Remember, legally speaking, monetary sanctions are equivalent to court sentences such as jail or prison, community service, or probation. Until the legal debt is paid in full (including interest and surcharges), the defendant will remain under court jurisdiction, subject to violations for missed payments. Those with unpaid court debts cannot receive certificates of discharge, seal their records, receive pardons, or request deferred prosecution—legal mechanisms meant to allow those who have completed their sentences to move past their felony conviction to become productive citizens. These tools are essential for applying for a job, renting or purchasing a home, and applying for credit, since employers, landlords, and lenders frequently search applicants’ credit and legal backgrounds. Legal debt effectively derails prospects for success after conviction.

  5. Poverty, rather than public safety, effectively determines who remains subject to criminal justice surveillance, sanctioning, and stigma. Legal debt derails prospects for success after conviction.
    There are other consequences for poor felony defendants who enter “deferred sentence agreements,” which are intended to remove convictions from legal records if all fines, fees, and other court-imposed obligations are met (for example, attending drug treatment or performing community service). Poor defendants who meet the court requirements but cannot pay their fines and fees will continue to carry a felony record. Those defendants who can afford to pay the monetary sanctions, however, can quickly close the door on their criminal justice experience with a deferred sentence agreement.

    In short, poverty, rather than public safety, determines who remains subject to criminal justice surveillance and sanctioning and to the stigmatizing effects of felony conviction. Legal debt is typically substantial relative to the expected earnings of people with felony convictions, and it is usually long-term. In several U.S. jurisdictions, felons are regularly summoned to court and incarcerated for making insufficient or irregular payments toward their monetary sanctions. Debt can put a person back behind bars.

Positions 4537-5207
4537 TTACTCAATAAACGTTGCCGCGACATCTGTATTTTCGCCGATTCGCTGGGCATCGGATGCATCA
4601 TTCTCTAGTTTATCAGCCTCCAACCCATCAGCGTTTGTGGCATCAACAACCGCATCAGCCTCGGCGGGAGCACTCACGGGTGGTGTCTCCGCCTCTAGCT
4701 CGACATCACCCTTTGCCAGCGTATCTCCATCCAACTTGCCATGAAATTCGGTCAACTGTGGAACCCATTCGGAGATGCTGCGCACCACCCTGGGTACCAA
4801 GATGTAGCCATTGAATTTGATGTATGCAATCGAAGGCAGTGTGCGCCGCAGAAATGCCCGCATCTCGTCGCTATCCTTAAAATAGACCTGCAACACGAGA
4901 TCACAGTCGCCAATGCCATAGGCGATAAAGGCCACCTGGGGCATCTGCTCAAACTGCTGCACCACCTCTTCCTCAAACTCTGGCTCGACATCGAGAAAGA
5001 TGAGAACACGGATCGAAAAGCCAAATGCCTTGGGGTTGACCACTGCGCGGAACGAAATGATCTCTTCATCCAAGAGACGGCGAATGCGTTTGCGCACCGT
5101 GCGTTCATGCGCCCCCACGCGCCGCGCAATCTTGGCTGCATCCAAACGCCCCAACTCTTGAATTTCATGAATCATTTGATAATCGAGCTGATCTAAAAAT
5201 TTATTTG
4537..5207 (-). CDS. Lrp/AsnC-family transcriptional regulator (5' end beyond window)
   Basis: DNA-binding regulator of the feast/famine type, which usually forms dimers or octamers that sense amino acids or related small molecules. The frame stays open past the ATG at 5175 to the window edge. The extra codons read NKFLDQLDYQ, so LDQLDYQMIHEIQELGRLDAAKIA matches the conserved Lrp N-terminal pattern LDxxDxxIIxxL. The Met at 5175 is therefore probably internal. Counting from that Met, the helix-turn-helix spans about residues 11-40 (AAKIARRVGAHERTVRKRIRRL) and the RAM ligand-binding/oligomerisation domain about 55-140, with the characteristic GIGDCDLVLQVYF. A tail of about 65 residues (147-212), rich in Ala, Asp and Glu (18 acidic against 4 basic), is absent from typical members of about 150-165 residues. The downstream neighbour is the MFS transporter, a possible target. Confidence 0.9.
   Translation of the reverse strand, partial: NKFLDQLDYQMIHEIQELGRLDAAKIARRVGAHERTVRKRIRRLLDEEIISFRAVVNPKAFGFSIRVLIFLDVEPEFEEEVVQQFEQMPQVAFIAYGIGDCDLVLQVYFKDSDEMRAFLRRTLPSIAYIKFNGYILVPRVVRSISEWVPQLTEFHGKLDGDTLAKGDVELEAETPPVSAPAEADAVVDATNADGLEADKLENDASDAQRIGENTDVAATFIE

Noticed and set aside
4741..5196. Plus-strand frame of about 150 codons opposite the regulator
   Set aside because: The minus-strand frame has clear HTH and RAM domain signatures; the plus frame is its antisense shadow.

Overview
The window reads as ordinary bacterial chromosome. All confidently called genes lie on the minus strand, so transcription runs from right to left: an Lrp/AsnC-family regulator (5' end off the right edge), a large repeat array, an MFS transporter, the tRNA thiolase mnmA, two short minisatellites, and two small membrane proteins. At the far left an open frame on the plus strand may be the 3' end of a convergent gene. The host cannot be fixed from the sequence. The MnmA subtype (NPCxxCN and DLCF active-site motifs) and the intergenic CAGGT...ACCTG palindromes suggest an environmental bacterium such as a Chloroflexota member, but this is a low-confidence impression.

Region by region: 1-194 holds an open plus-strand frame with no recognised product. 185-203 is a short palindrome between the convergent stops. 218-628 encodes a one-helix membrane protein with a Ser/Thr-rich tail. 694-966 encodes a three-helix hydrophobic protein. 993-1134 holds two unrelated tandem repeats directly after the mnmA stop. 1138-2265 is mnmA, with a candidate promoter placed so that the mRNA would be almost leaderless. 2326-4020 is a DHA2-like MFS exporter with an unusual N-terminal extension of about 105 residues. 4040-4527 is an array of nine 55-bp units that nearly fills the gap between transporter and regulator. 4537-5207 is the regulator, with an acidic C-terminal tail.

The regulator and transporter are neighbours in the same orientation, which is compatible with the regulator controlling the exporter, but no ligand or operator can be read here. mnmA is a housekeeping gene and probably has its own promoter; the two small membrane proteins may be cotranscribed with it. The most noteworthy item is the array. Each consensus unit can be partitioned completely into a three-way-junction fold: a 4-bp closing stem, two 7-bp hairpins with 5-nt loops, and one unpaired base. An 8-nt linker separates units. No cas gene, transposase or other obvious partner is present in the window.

6. 21st Century Debtors’ Prisons

    My forthcoming book A Pound of Flesh contrasts the growth of monetary sanctions with the legal protections against incarcerating the poor. The United States did away with debtors’ prisons in the 1830s, yet we’ve been expanding contemporary practices of imprisoning those who cannot pay court-related fiscal penalties. Ironically, in an era where state legislatures have decreased judicial discretion in sentencing to limit disparities, we see unfettered discretion in the imposition of fiscal penalties.
    Courts can legally impose jail days when those they convict are assessed as “willfully” not paying (that is, hiding money, not seeking employment to avoid making payments, or not seeking reasonable support from friends or family). Willful nonpayment constitutes contempt of court, so felons are seen as being sanctioned for contempt, not for their inability to pay. In researching my book, I repeatedly observed judges use their discretion to make assessments of non-paying legal debtors, deciding they had not been putting forth “enough effort” to raise money. One unemployed homeless man in Washington State was told he should have been begging for money by the side of the road to raise money toward his debt.